Can you transfer ISAs after someone dies?
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Sadly, my mum died at the end of last year. In her will, she left everything to my dad, so probate has been simple. Most of her investments were in ISAs but I’m a little concerned that dad may break ISA allowance rules if we just transfer the £100,000 of ISAs into his name. Do we need to invest £20,000 each year for five years?
Phil Beck of Smith & Pinching responds:
If you haven’t already done so, you will need to notify your mum’s ISA providers of her death and they will change her ISA records to show that she is deceased. The ISAs will remain invested and accrue returns, where possible, until further action is taken.
The good news is that ISA rules allow for surviving spouses or civil partners to inherit a one-off ISA allowance equivalent to the amount that the deceased partner held in ISAs. It doesn’t matter if the ISAs themselves have been left to someone else – it is the allowance that is inherited rather than the investment. This is known in the financial sector as an additional permitted subscription (APS). It means that the surviving partner can invest up to the value of the APS into ISAs without using their own current year’s allowance.
The APS can only be claimed if the couple were married or in a civil partnership and were still living together and not legally separated when the first partner died. It cannot be claimed by cohabiting couples.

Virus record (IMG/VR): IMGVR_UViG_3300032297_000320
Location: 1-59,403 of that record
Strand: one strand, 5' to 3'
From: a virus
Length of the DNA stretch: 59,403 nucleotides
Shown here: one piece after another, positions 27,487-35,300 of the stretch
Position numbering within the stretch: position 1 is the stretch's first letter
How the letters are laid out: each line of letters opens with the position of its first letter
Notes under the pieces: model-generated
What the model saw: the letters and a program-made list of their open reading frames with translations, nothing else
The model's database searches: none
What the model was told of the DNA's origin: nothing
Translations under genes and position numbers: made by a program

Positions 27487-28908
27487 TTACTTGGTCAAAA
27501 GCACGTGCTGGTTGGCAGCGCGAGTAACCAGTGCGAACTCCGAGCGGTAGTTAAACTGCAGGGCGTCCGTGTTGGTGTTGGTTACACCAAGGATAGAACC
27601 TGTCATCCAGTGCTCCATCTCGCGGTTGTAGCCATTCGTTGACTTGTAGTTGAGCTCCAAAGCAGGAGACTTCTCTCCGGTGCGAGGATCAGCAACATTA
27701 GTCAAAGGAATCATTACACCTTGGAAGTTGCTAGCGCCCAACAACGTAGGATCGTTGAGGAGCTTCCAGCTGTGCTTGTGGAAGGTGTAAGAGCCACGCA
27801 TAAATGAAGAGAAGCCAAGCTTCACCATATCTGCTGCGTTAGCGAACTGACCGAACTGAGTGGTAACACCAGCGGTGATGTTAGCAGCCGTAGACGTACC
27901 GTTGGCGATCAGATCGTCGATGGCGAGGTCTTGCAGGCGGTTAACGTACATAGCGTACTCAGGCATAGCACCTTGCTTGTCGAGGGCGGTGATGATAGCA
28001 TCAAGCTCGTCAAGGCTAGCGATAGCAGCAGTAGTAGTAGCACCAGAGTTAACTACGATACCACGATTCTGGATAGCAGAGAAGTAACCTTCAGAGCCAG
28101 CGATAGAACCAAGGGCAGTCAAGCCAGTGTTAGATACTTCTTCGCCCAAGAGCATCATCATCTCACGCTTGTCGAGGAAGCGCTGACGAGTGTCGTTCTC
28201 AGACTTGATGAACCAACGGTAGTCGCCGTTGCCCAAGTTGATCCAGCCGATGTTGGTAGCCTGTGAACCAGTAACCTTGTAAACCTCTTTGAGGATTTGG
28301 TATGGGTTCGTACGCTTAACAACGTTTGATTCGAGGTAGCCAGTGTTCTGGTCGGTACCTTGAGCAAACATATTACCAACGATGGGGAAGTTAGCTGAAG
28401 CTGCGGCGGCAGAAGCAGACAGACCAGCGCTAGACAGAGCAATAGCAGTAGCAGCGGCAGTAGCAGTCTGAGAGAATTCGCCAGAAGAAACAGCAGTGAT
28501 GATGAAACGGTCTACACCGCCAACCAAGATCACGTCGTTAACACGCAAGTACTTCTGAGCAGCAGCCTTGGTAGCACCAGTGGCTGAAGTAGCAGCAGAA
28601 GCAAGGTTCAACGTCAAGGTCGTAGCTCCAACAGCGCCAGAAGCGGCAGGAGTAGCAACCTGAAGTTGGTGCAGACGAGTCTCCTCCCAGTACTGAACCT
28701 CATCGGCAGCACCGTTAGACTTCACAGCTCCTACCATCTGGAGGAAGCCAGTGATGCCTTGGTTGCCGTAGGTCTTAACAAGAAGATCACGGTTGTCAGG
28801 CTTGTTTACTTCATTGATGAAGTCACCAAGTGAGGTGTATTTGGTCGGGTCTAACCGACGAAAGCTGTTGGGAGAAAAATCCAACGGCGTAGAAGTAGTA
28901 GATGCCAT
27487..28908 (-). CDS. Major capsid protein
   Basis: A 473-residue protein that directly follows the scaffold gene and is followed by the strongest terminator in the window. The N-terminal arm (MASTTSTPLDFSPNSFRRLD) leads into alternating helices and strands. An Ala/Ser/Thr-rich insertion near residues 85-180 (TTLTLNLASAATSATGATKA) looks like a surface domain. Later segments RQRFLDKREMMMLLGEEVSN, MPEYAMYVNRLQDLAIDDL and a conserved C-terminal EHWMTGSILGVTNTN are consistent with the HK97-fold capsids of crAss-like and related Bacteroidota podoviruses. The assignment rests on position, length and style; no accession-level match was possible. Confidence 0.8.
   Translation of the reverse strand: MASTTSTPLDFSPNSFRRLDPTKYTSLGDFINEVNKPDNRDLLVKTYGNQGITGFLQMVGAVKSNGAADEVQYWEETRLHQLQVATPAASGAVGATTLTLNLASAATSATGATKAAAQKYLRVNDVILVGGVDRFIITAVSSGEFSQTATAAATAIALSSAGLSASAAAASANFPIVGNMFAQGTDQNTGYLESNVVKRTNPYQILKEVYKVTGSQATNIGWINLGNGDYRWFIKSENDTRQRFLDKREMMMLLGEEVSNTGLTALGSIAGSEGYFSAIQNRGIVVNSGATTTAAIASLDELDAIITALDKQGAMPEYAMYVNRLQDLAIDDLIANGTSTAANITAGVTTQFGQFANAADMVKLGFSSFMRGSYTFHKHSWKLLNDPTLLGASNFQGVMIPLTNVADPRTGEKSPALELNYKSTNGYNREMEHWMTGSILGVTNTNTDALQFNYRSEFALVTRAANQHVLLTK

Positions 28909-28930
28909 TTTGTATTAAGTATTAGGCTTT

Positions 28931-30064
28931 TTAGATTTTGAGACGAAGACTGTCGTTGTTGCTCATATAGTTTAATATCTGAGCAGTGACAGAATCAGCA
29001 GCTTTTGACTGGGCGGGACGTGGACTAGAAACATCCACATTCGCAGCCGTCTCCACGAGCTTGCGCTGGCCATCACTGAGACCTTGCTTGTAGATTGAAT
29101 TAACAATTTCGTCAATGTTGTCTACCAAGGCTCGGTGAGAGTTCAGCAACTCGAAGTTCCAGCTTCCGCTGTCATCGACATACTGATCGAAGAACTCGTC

To claim the APS, your dad will need to complete and return a form to the ISA provider(s) – one form for each provider – together with a copy of the Grant of Probate to register the appropriate APS. It is generally easiest to register multiple ISAs with the existing providers, but you can transfer the total inherited ISA allowance to a specific provider at this stage if you prefer. The allowance is available to your dad for either three years after your mum’s death or 180 days after the administration of the estate has been completed. For ‘in specie’ transfers, the time limit is within 180 days of beneficial ownership passing to your dad.
It’s important to bear in mind that your dad’s investment preferences and objectives may be different to those that governed your mum’s strategy. He may also be in a different position with regard to income and inheritance tax planning. I recommend you get independent financial advice about what investments will be suitable for your dad.
Any opinions expressed in this article do not constitute advice. The value of an investment and the income from it could go down as well as up. The return at the end of the investment period is not guaranteed and you may get back less than you originally invested.
For more information, please visit www.smith-pinching.co.uk